Thursday, September 11, 2008

Response from Joshua Conkel

After asking permission from Mr. Conkel, the author of The Chalk Boy that was reviewed by Rachel Saltz in the New York Times, and that I commented on below in my post "On Ruralism," I am posting Conkel's response. I do so not only to provide balance, but also because I think Mr. Conkel's response illustrates the kind of willingness to thoughtfully reflect and engage in the examination of an issue. Mr Conkel writes as follows:

A friend sent me a link to your blog and I must admit I was a little surprised by what was being written about me and my show. I had seen the New York Times review only a couple of hours before and was still really sensitive, so in a way it's probably better that my comment didn't publish.

While I don't fail to see the irony in a New York Times theater critic accusing me of having contempt, it was still a painful experience to read, particularly because up until that point the show had received mostly glowing reviews. As one of your comments on your original post pointed out, my show is really small and I was amazed that they came in the first place.

That said, I'm wise enough to know that not everybody will like my work. I'm also still an emerging writer and I'm trying to take critiques to heart and hopefully learn from them. This is why I'm still struggling with Ms. Saltz's comment that I have contempt for small town America. See, I'm from small town America. I was born in rural Kentucky and grew up in rural Washington, where the fictional town of Clear Creek lies.

Clear Creek, like my hometown, was once an ideal and beautiful small town that has progressively been taken over by chains and strip malls. My intent was to satirize the grotesque corporate chains that are destroying the character of small communities, not the small communities themselves. As for portraying rural characters as ignorant or boorish, I tried to make the four teenage girls in my play as deeply sensitive and wise beyond their years as possible and not the opposite, thank you very much. Many, many reviews praised me for doing just that.

Since the review came out yesterday I've really been doing some soul searching. Do I have contempt for small town America? I don't think I do. I can say that growing up poor and gay in a rural setting wasn't always pain free so I'm sure a lot of that hurt seeps into the fabric of the play. But contempt? No sir. I simply wanted to portray the type of community I was raised in as honestly as possible, with both its admirable and not-so-admirable qualities represented. A lack of respect for blue collar workers? This son of a sailor and a secretary will thank you to apply that label to somebody else.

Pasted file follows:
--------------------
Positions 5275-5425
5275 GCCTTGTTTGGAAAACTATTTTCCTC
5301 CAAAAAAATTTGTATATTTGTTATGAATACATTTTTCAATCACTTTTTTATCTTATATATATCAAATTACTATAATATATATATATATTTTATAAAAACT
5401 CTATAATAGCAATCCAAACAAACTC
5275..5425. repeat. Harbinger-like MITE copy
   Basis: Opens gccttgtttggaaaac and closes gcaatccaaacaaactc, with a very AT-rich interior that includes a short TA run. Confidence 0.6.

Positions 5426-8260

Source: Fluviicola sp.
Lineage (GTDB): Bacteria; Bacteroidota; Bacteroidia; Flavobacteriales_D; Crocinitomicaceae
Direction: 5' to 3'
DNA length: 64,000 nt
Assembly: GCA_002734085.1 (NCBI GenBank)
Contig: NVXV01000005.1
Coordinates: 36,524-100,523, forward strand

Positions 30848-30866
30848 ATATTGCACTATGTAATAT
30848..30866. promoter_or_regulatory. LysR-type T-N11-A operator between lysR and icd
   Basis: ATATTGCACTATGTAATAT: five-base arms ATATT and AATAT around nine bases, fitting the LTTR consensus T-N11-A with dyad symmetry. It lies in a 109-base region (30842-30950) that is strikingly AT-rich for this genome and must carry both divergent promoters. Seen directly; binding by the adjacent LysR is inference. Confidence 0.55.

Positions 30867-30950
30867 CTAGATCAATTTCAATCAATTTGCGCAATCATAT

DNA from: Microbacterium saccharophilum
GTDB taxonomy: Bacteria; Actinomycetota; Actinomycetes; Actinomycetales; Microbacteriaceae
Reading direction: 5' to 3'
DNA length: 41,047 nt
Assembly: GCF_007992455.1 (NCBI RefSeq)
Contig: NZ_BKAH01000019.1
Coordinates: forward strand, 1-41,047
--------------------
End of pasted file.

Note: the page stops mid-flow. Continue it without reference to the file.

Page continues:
Of course these are all quibbles since, as I stated already, I can't make people respond to the play in the manner of my choosing. People's opinions will be what they will be. A quick google search of "The Chalk Boy" will send you to other reviews from people who loved the play and were moved by it. I wish that you'd seen or read the play before you so readily agreed with the critic from The Times who, some valid criticism aside, mostly reviewed the play based on her own attitudes and not the work itself. It seems highly unfair.

Please don't think I'm attacking here. I just wanted to put in my two cents.

Joshua Conkel

We have exchanged a couple emails, and I have enjoyed the exchange. I responded:

Are you sure you don't want this posted to my site? I think it is a good defense.

To some extent, you got caught in a cross-current. My response was less to your play (obviously, having not read it or seen it, I can't really respond to your play) than to a combination of the Saltz interview and Matt Freeman's toss-off comment about contempt. The key here, from my perspective, is not whether YOU have contempt for small town America, but whether your PLAY has contempt for small town America -- even small town America that has been taken over by strip malls.